Altman is a con man and a scammer. He is just in it for the money. Serious early 2010s Elon vibes. He is just taking Microsoft for a ride and getting even wealthier in the process.

@andyburke@fedia.io avatar

!remindme 2 years

not because I think you're wrong, but I want to remember running across someone else feeling like this whole thing is some bullshit.


This is the third comparison to Musk I’ve seen in like the last hour on Lemmy.


Likely because he’s a CEO being treated like they do all the work personally and the company is doomed without them.

Very similar to how many people viewed Musk years ago.


Yeah. I agree with the assessment from a superficial level.


We’ve seen it time and time again where the 100s of engineers that make things happen get completely ignored for the one guy that says good things in public.


Funny that I was just watching Bill Burr on Conan say the same thing about Steve Jobs like 15 years ago. People treat him like he’s Nikola Tesla level inventor, but he’s really just ordering around the nameless/faceless engineers who do the actual invention.

I think collectively we’re getting burned out on hero worship or the lone genius myth. Every advancement is a collective effort.


Except Jobs was fired in the 80s and the company did go to shit without him. They were weeks away from insolvency when they hired him back. He threw out most of the companies products and pivoted to the likes of the iMac, iPod, iPhone, and iPad. And while people like Jonny Ive were hired during Jobs absence, he’s not known for any of the work prior to Jobs returning. He also hired Tim Cook.


He said 90 days but it was never verified.

Also his blackmail deal with Microsoft for $150M helped finance Apple’s recovery.

Let’s not forget that his own company didn’t go into any particularly great direction while he was away from Apple.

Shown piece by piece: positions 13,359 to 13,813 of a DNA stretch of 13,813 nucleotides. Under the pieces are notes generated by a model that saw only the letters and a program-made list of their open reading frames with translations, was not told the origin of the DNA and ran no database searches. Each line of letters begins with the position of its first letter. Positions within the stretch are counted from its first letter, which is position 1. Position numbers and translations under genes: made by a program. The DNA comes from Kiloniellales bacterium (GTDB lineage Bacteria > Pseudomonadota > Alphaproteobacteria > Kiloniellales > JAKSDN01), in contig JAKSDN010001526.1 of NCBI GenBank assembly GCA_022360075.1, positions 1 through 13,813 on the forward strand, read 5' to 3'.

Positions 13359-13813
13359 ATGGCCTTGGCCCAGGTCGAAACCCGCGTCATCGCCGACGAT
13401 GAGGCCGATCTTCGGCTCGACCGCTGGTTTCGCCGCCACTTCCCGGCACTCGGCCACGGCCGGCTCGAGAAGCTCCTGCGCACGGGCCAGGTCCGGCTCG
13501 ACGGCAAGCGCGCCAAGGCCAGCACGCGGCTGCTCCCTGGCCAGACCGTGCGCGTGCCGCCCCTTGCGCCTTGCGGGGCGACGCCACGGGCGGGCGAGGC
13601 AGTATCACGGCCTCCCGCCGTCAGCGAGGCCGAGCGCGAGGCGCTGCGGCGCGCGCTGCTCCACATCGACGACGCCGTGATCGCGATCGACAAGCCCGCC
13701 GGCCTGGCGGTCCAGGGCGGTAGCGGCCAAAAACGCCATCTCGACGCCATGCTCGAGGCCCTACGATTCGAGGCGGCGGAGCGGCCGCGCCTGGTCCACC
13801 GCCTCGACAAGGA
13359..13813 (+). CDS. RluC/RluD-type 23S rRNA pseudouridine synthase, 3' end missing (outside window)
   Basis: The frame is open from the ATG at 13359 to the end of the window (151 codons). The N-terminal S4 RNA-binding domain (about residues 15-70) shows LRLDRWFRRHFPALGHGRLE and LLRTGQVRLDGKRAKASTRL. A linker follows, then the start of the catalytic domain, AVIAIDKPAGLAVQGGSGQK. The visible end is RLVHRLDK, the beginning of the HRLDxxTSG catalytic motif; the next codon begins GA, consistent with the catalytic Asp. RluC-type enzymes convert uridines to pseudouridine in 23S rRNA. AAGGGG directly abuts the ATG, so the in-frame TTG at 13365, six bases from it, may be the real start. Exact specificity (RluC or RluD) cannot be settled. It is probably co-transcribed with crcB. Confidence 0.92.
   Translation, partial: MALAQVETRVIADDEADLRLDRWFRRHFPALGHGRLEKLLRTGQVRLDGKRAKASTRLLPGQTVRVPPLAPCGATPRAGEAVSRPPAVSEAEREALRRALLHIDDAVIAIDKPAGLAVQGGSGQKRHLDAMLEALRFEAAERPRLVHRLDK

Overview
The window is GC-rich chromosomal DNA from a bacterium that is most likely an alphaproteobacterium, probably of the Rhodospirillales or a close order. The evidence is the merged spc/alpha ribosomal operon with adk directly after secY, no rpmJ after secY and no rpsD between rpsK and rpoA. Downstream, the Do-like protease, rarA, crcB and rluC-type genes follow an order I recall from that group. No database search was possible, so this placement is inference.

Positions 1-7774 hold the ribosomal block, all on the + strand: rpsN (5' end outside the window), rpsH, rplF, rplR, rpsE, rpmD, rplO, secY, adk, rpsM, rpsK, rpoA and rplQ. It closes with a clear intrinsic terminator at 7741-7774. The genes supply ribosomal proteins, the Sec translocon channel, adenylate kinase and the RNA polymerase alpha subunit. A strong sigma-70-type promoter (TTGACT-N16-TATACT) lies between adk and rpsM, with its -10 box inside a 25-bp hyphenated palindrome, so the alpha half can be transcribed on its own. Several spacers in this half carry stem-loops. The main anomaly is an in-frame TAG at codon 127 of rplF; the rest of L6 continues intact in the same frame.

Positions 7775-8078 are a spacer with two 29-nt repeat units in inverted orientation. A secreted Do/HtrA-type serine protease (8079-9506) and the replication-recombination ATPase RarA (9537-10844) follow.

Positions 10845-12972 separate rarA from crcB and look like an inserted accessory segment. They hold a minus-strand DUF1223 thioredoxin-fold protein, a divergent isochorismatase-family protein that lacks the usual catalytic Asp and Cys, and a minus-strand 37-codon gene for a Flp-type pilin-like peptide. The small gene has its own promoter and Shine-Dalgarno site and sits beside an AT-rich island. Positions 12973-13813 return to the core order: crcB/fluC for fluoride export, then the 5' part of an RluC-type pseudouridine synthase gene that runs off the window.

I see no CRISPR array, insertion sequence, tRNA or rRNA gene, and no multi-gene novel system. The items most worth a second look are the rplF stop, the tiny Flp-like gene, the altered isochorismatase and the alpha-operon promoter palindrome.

He had many merits but I think turning Apple around depended on many factors, including luck. Which is exactly the point OP was making about attributing too much of the success to a single person.


NeXT didn’t go anywhere, but the other company he funded and helped spin off certainly did. Pixar.


But Pixar was not a movie maker in 1986 when Jobs invested in it, it was a computer maker. Jobs was interested in the PIC (Pixar Image Computer), a graphics computer used in medicine, geophysics and meteo. He offered to invest $5M on a whim, which Lucas found ridiculously low but eventually accepted after he was refused by 35 other investors.

Between 1986-1994 Pixar’s computer did fairly poorly, ousting most of its original employees and continously losing money. Jobs had been maneuvering until he ended up the major stockholder, but he was constantly thinking about selling it.

Pixar was saved by $26M from Disney, for whom they’d produced CGI scenes over the years, who ordered 3 computer-generated movies. The first of them was Toy Story, which made Pixar’s IPO skyrocket and their stock price to double overnight. By 2006 when Disney finally bought Pixar they had to pay $7.4B, about half of which went to Jobs (and it was paid in Disney shares, which continued to grow after that).

Jobs does deserve credit after Toy Story for becoming CEO, getting involved and driving some hard bargains with Disney, but during the early ears it was mostly dumb luck. If instead of investing in 1995 Disney had offered to buy Pixar from him he would have sold it. He offered it to Hallmark, Paul Allen and Larry Ellison but nobody wanted it.

  • All
  • Subscribed
  • Moderated
  • Favorites
  • technology@lemmy.world
  • All magazines